Overview of the organization
The city of Port Phillip is a combination of the former cities of port Melbourne, St. Kilds and South Melbourne. The city was formed in 1994 as one of the European settlement areas in Melbourne. It is well known for its dynamic urban villages, richness of diversity, cultural diversity, outstanding heritage buildings, recreational facilities and artistic expressions and entertainment venues. The entire port Phillip city is managed by the city council, which provides the community with a variety of services including payment of fines and bills, traffic and road service, garbage and environment service, housing support and planning and building service. For the council to provide efficient services to its community, it reviews and updates the quality of services on an annual basis (Harcourt 2001).
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The mission and vision statements of port Phillip municipality portray an image that reflects their zeal to achieve an environment that provides the community with cultural liveliness, environmental accountability, economic capability and social impartiality. In their quest to achieve this, they bring about unity among the people, helping in the growth of community leadership (Shaw 1996, p 63). The objectives of port Phillip municipality target various issues in society, and the complexity of the organization’s structure can be seen in figure 1 below.
From the organization structure, it is clear that the council of port Phillip has four divisions, which are monitored by the CEO, Ms Kay Rundle. Each of the divisions has its unique affairs and service units that are beneficial in achieving the goals of the council to its community. The four divisions are briefly discussed below.
Corporate services division
This division looks at the functions that support the daily duties within the corporation. It is headed by Mr. Mark Brady, and provides five main services namely: development of people and organization, governance and engagement, community and councilors services, finance and information systems.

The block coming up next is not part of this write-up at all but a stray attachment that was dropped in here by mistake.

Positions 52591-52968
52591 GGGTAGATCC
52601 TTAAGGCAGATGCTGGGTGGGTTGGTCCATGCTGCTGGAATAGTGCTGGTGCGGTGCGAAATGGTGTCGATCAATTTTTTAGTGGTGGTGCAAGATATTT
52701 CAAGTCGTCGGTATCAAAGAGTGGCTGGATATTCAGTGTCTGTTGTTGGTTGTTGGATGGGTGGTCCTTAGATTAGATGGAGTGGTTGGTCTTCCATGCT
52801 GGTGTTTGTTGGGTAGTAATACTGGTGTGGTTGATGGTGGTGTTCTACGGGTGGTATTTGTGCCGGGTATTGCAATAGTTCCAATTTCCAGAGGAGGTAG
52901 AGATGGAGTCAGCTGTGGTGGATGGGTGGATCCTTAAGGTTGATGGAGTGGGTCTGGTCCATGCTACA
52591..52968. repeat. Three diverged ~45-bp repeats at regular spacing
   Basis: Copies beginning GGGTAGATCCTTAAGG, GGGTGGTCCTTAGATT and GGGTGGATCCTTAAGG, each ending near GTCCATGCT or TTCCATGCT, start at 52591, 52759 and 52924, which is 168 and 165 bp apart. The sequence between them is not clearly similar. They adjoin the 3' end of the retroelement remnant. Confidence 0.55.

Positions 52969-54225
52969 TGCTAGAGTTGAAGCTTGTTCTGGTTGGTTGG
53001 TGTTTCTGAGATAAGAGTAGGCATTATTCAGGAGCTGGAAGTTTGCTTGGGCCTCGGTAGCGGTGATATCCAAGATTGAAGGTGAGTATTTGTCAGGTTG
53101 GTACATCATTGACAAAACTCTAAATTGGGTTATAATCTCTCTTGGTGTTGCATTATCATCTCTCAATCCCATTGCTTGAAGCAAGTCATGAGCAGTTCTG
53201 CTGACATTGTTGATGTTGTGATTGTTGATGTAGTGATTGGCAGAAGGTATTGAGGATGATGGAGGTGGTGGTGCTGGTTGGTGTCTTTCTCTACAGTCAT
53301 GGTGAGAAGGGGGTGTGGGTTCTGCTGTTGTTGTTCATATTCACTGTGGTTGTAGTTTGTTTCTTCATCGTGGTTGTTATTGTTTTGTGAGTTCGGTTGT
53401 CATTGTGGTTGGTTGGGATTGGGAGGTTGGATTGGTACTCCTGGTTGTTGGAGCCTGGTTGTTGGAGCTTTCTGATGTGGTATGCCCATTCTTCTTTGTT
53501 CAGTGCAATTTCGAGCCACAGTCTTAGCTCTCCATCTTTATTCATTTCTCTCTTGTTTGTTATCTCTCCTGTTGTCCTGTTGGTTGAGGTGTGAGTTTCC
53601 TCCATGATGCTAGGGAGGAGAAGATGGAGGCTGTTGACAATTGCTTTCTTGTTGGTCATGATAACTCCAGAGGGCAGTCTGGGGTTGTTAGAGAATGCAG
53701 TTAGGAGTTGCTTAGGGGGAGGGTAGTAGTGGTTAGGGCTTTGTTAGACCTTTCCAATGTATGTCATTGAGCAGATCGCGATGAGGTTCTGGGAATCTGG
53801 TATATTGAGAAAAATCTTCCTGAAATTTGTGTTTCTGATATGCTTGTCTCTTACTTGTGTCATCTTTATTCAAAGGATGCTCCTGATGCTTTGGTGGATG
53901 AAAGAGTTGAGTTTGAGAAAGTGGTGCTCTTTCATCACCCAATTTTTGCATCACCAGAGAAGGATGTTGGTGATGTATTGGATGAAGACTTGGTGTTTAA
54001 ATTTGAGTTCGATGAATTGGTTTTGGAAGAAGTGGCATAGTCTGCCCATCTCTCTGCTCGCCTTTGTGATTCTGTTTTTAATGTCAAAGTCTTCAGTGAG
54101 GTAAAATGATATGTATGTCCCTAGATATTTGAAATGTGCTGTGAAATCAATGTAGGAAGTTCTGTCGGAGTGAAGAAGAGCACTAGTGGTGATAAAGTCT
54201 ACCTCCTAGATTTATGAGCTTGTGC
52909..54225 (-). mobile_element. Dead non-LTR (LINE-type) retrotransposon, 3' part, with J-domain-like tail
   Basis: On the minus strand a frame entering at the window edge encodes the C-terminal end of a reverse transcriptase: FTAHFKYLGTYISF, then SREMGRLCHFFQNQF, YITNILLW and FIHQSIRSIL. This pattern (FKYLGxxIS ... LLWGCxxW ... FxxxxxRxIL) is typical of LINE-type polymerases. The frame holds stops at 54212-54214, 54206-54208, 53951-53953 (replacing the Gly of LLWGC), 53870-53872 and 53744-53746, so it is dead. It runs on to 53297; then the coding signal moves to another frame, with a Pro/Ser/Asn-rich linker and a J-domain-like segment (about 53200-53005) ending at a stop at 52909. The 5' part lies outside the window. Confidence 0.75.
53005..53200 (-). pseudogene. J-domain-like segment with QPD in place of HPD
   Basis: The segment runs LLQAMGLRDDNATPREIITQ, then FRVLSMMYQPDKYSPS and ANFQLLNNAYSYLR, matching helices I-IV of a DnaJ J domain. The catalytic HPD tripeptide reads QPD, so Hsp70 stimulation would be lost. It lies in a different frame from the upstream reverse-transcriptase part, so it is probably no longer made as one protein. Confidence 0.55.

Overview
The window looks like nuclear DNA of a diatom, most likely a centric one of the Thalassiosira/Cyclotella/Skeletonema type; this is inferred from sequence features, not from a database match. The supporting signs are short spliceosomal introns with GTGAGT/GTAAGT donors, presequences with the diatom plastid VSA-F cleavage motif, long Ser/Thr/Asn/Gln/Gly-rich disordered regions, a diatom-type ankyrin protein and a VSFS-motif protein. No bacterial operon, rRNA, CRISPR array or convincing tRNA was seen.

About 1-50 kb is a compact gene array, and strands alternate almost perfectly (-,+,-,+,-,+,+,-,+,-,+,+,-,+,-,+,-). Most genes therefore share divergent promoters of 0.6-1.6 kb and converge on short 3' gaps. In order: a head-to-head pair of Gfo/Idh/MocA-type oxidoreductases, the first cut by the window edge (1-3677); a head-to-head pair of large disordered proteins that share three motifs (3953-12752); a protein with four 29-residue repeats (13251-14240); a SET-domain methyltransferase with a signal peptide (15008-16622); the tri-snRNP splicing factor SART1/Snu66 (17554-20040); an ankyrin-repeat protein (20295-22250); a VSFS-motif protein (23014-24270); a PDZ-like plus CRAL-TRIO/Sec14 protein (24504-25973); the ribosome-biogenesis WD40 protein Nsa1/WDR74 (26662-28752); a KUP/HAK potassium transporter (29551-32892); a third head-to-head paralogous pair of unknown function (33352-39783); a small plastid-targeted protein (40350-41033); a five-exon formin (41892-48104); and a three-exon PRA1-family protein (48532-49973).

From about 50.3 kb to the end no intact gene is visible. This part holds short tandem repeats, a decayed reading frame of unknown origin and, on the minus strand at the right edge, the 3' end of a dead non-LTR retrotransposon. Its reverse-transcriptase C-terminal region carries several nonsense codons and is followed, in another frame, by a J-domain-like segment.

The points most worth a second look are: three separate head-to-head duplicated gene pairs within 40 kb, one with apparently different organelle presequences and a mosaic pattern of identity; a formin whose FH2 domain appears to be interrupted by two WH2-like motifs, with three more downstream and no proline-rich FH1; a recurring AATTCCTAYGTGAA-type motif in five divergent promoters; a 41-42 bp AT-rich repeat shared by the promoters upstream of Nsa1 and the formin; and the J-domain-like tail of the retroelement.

City and infrastructure services division
It is headed by Mr. John Hicks, and attends to matters pertaining to engineering, infrastructure, property, parks and open spaces and Melbourne market services.
Community development and planning division
This division is run by Ms Vanda Laconese and attends to services related to development and engagement, culture and leisure, diversity and ageing and family, youth and children services.
Environment and planning division
It is headed by Ms Sue Wilkinson and attends to matters pertaining to the environment such as city strategy, compliance and parking, city development and sustainability.
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The technical aspect in port Phillip is necessary for the efficient running of operations, including protection of privacy and the payment processes. The daily functions of port Phillip are run by a structured IT system with the aid of the council. The information system provides e-business solutions based on applications that require registration and online payments. The first information system purchased by port Phillip was in 1997.
Installation and development of the Financial Management Information System (FMIS) were conducted by Computron. During its initial implementation, the new system introduced a decentralized approach with incorporated levels of security and allowed flexibility and accessibility among managers of the different business units. It also provided avenue to incorporate basic financial functions like budgeting & purchasing down to the business unit level. Additionally, it provided speed and accuracy in the generation of financial reports (Malan, Ruth, & Bredemeyer 2006, p. 36).
The payment modes provided by the website are POSTbillpay and Maxipay. POSTbillpay is the more popular way for paying bills online while Maxipay is only useful for paying the parking fine online. The problem with this kind of online payment is that any citizen can make the payment without having to log into the website, as a registered member. Enterprise architecture was used to integrate membership on the website and payment of the bills to offer better and more reliable services (Malan, Ruth, & Bredemeyer 2006, p 33).
In addition to making online payments, the citizens are also able to make telephone calls and interact through email services. When people browse the website, they can post feedback material that can help the council improve their services. The highly integrated applications and technologies of EA are beneficial in assisting the council to effectively manage the various components of interaction within the organization.
The organization is keen to attain new heights in technological advancement, and this requires them to have a good IT management team that is capable of directing the organization in the right path, through formulation of strategies. Advancement is sought in various fields including the FMIS, revenue management organization systems and geographic management systems among others (Bredemeyer 2008, p 54).
The present technological environment allows port Phillip to generate more revenue through e-commerce payment system. In addition to this, the workforce can maximize on the advantages presented by providing information concerning port Phillip online. At the same time, the provision of advanced technologies creates higher risks that demand stringent security measures to protect the resources of the corporation. From the prospects of port Phillip, we can deduce that they require EA for efficient implementation of the technologies (Harcourt 2001).